“I HEARD YOU WERE HERE.” A clear voice, like ice-melted streams. My head jerked up. I was in a storeroom, my knees against my chest, wedged between jars of thick-pressed olive oil. I had been dreaming myself a fish, silvered by sun as it leapt from the sea. The waves dissolved, became amphorae and grain sacks again.
It was Achilles, standing over me. His face was serious, the green of his eyes steady as he regarded me. I prickled with guilt. I was not supposed to be there and I knew it.
“I have been looking for you,” he said. The words were expressionless; they carried no hint of anything I could read. “You have not been going to morning drills.” My face went red. Behind the guilt, anger rose slow and dull. It was his right to chastise me, but I hated him for it.
“How do you know? You aren’t there.”
“The master noticed, and spoke to my father.”
“And he sent you.” I wanted to make him feel ugly for his tale-bearing.
“No, I came on my own.” Achilles’ voice was cool, but I saw his jaw tighten, just a little. “I overheard them speaking. I have come to see if you are ill.”
I did not answer. He studied me a moment.
“My father is considering punishment,” he said. We knew what this meant. Punishment was corporal, and usually public. A prince would never be whipped, but I was no longer a prince.
“You are not ill,” he said.
“No,” I answered, dully.
“Then that will not serve as your excuse.”
“What?” In my fear I could not follow him.
“Your excuse for where you have been.” His voice was patient. “So you will not be punished. What will you say?”
“I don’t know.”
“You must say something.”
His insistence sparked anger in me. “You are the prince,” I snapped.
That surprised him. He tilted his head a little, like a curious bird. “So?”
“So speak to your father, and say I was with you. He will excuse it.” I said this more confidently than I felt. If I had spoken to my father for another boy, he would have been whipped out of spite. But I was not Achilles.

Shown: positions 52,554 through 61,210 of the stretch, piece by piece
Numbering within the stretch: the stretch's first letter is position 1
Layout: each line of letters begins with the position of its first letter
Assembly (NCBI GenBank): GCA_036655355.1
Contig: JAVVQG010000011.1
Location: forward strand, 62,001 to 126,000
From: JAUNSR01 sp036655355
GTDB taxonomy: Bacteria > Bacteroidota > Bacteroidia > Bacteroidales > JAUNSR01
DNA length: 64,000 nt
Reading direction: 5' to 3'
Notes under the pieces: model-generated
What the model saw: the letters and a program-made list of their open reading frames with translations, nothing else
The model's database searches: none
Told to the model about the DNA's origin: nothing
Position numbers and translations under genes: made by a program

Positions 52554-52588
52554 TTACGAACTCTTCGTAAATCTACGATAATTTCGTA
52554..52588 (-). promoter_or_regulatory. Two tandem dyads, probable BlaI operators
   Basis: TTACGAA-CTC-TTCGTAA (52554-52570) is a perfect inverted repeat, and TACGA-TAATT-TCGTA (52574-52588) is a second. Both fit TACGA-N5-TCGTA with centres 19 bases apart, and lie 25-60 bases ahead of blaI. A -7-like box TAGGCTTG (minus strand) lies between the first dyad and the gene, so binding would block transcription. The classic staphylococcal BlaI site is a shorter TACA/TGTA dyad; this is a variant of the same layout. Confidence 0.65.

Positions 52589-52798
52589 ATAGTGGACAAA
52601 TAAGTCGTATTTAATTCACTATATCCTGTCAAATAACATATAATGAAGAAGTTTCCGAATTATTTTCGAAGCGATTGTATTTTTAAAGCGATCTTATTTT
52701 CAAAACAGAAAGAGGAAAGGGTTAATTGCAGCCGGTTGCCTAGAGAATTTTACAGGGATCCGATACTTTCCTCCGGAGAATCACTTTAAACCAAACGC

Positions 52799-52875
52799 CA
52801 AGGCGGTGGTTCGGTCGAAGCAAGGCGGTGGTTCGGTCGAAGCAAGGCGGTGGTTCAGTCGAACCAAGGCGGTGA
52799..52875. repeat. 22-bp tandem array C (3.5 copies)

The slightest crease appeared between his eyes. “I do not like to lie,” he said. It was the sort of innocence other boys taunted out of you; even if you felt it, you did not say it.
“Then take me with you to your lessons,” I said. “So it won’t be a lie.”
His eyebrows lifted, and he regarded me. He was utterly still, the type of quiet that I had thought could not belong to humans, a stilling of everything but breath and pulse—like a deer, listening for the hunter’s bow. I found myself holding my breath.
Then something shifted in his face. A decision.
“Come,” he said.
“Where?” I was wary; perhaps now I would be punished for suggesting deceit.
“To my lyre lesson. So, as you say, it will not be a lie. After, we will speak with my father.”
“Yes. Why not?” He watched me, curious. Why not?
When I stood to follow him, my limbs ached from so long seated on cool stone. My chest trilled with something I could not quite name. Escape, and danger, and hope all at once.
- The Song of Achilles
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